Clean your jewellery like a pro

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From your everyday jewelry to unique pieces you only where on special occasions, chances are, all of your jewelry could use a good polish. Lotion, soaps, and everyday dust and dirt are just a few things that can clog jewelry settings and make stones, chains and pearls appear dull and lifeless. And it’s usually not until you’re getting ready for a night out on the town that you notice your rings, necklaces and bracelets need some attention.

The good news is you can clean your jewelry at home — and it’s easier than you might think. Here, the experts at the Good Housekeeping Cleaning Lab explain exactly how to shine up all the jewelry in your box so you can keep it looking beautiful longer.

How to clean silver

The best way to clean tarnished silver pieces and keep them from re-tarnishing as quickly is with a good silver polish, like Good Housekeeping Seal holder Weiman Silver Polish, which contains ingredients that dissolve and remove tarnish while leaving behind a protective coating to prevent new tarnish from forming.

Liquid polishes can be a bit messy to use, especially if you’re in a hurry, so wipes (like the ones below) can be a more convenient alternative. Specially treated multi-layer cloths, which have one side to clean and remove tarnish and a second one to shine, are also a good option.

How to clean gold

Give solid gold bracelets, chains and earrings a gentle bath in a solution of a few drops of dish soap and a little warm water. Put small jewelry pieces into a strainerbefore placing in the solution; large pieces can go directly into the bowl to soak for about five minutes. Swish the items around, then take them out, lay them on a soft cloth and go over the crevices and chain links with a soft toothbrush to dislodge any dirt trapped there. Return small pieces to the strainer and rinse everything under running water. Buff dry with a soft cloth.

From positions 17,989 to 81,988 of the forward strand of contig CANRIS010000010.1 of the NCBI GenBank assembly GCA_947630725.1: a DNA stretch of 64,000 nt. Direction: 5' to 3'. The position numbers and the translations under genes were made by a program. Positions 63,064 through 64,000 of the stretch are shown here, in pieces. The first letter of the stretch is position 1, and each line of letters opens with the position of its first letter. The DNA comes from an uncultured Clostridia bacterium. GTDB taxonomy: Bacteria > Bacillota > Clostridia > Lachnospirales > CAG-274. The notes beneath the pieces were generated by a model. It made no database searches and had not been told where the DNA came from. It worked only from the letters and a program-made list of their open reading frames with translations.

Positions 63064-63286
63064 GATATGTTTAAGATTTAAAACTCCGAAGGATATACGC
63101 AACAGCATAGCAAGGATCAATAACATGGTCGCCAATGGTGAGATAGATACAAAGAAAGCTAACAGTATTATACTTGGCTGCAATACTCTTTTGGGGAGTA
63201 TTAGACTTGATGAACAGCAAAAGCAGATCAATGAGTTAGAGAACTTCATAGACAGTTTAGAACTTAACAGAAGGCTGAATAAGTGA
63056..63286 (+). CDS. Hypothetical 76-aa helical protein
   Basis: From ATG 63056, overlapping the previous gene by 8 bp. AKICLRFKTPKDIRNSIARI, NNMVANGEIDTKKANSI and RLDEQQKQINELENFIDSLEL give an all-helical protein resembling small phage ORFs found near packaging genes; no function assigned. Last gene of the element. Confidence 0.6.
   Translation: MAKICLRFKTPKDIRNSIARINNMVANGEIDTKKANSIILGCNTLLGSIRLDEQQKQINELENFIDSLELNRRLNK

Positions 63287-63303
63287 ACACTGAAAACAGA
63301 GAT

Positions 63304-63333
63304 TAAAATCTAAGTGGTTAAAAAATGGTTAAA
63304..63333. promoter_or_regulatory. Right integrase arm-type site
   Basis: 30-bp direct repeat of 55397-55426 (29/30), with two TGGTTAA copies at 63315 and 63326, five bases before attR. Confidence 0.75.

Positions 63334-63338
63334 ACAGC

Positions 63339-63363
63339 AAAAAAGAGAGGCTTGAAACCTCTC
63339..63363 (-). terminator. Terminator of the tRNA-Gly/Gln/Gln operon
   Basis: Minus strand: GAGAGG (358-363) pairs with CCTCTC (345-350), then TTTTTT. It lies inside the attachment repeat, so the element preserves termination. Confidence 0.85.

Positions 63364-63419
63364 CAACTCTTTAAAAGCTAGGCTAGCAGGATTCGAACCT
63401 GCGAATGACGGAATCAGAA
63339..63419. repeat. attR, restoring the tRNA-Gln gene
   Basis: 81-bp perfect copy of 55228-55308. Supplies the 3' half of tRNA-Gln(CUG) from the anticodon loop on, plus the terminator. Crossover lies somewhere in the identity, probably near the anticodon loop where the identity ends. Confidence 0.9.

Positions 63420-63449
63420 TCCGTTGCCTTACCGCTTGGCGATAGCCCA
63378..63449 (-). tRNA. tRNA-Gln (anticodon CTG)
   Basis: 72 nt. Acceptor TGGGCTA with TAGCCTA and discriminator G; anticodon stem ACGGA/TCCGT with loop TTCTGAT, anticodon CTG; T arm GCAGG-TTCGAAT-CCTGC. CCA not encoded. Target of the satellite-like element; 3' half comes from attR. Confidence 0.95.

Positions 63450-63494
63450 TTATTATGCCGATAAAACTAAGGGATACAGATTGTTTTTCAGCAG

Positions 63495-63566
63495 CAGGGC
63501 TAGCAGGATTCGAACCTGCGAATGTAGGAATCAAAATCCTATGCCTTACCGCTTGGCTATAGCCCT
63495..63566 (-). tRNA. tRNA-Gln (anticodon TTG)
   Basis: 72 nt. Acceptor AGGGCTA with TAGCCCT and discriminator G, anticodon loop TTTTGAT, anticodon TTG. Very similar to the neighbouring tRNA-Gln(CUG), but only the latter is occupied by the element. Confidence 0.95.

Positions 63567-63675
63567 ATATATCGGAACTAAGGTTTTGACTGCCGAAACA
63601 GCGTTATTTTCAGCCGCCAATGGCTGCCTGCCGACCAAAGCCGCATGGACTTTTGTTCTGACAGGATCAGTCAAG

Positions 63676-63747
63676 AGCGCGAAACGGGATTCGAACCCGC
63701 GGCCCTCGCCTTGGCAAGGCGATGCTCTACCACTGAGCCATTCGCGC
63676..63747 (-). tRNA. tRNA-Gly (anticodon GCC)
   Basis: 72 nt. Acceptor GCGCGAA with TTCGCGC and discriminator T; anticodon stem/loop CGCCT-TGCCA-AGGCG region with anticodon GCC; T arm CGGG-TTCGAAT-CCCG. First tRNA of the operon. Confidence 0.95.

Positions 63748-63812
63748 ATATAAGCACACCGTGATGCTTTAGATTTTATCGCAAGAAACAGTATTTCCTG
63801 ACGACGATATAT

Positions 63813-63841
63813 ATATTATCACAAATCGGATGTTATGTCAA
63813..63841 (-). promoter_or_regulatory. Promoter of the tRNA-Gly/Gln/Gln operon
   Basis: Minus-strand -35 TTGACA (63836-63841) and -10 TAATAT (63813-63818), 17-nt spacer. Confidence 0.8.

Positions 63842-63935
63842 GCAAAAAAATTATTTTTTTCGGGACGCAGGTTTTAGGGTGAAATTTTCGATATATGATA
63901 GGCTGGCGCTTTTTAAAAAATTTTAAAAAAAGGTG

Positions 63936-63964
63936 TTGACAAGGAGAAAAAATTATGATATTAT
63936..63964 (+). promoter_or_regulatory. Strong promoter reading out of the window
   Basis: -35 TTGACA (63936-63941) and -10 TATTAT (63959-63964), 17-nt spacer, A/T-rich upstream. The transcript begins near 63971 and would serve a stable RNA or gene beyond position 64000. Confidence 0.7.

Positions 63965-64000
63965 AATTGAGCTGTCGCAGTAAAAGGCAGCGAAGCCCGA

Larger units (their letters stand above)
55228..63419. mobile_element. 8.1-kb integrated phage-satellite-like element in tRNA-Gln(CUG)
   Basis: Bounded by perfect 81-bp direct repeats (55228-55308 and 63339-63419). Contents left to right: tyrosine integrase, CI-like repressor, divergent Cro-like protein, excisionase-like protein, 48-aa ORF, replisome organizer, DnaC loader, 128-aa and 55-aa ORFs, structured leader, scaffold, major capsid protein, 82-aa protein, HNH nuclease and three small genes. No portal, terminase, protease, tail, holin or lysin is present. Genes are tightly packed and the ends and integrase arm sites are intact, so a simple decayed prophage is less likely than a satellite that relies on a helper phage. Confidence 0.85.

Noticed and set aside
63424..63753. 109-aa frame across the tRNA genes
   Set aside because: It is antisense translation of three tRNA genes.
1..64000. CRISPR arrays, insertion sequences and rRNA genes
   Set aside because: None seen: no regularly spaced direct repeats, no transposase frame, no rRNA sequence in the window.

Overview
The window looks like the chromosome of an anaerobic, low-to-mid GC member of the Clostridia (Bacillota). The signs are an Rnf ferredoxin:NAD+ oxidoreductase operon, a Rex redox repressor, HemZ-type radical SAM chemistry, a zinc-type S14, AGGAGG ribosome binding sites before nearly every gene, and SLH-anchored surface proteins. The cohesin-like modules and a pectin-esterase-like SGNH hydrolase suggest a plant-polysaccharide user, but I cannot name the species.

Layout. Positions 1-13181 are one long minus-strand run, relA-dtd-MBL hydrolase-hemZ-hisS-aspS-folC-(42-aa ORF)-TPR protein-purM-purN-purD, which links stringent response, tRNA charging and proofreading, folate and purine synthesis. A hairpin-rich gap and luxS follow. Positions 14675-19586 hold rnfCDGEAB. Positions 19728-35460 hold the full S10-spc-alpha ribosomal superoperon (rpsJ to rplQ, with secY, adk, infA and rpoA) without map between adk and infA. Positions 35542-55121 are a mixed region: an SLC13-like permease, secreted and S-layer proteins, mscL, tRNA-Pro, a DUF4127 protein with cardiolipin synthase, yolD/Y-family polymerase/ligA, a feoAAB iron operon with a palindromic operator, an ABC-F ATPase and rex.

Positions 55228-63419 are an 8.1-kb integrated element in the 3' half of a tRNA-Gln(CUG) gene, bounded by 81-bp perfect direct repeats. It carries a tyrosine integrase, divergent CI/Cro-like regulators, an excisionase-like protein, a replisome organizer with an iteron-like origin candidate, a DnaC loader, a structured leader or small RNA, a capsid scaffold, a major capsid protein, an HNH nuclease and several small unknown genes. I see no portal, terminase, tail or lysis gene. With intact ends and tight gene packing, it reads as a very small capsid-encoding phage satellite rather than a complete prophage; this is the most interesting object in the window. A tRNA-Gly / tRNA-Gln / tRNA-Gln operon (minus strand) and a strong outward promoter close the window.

How to clean gemstones

It’s easy to restore the sparkle of precious and semi-precious stones, like diamonds, rubies, emeralds and sapphires set in gold. You can use the same instructions as the ones above for cleaning gold, but instead of using regular water, mix the dish soap with seltzer water. In Good Housekeeping Institute Cleaning Lab tests, the carbonation helped loosen soil and removed debris trapped in the settings and on the facets. 

Brush stones and settings with a soft toothbrush; then, dip in clear water to rinse or place the pieces in a strainer and rinse under running water. Buff dry and admire the sparkle. 

To clean rings on-the-go, keep a jewelry cleaning stick in your purse. You’ll find them from Town TalkConnoisseurs, and Baublerella. Simply twist the wand to release the cleaner and use the soft brush tip to remove dirt and grime. Rinse well, and see your gems shine! 

How to properly care for your jewelry

  1.  Remove rings when washing your hands, applying beauty products, cleaning the house, or applying lotions to keep the settings grime-free. 
  2. Don’t wear jewelry while swimming — chlorine and salt water can damage it. 
  3.  Wipe pearls with a soft cloth after each wear to remove body oils and perfume that can yellow them. 
  4. Don’t let silver sit in your jewelry box — wear it! It becomes shinier the more it’s worn (the friction slows down tarnishing). When you’re not wearing it, store pieces in an anti-tarnish bag.
  5.  Get valuable jewelry checked regularly by a reputable jeweler to make sure the stones are in good shape and the settings are secure.

Source : https://www.goodhousekeeping.com/home/cleaning/tips/a25736/how-to-clean-jewelry/

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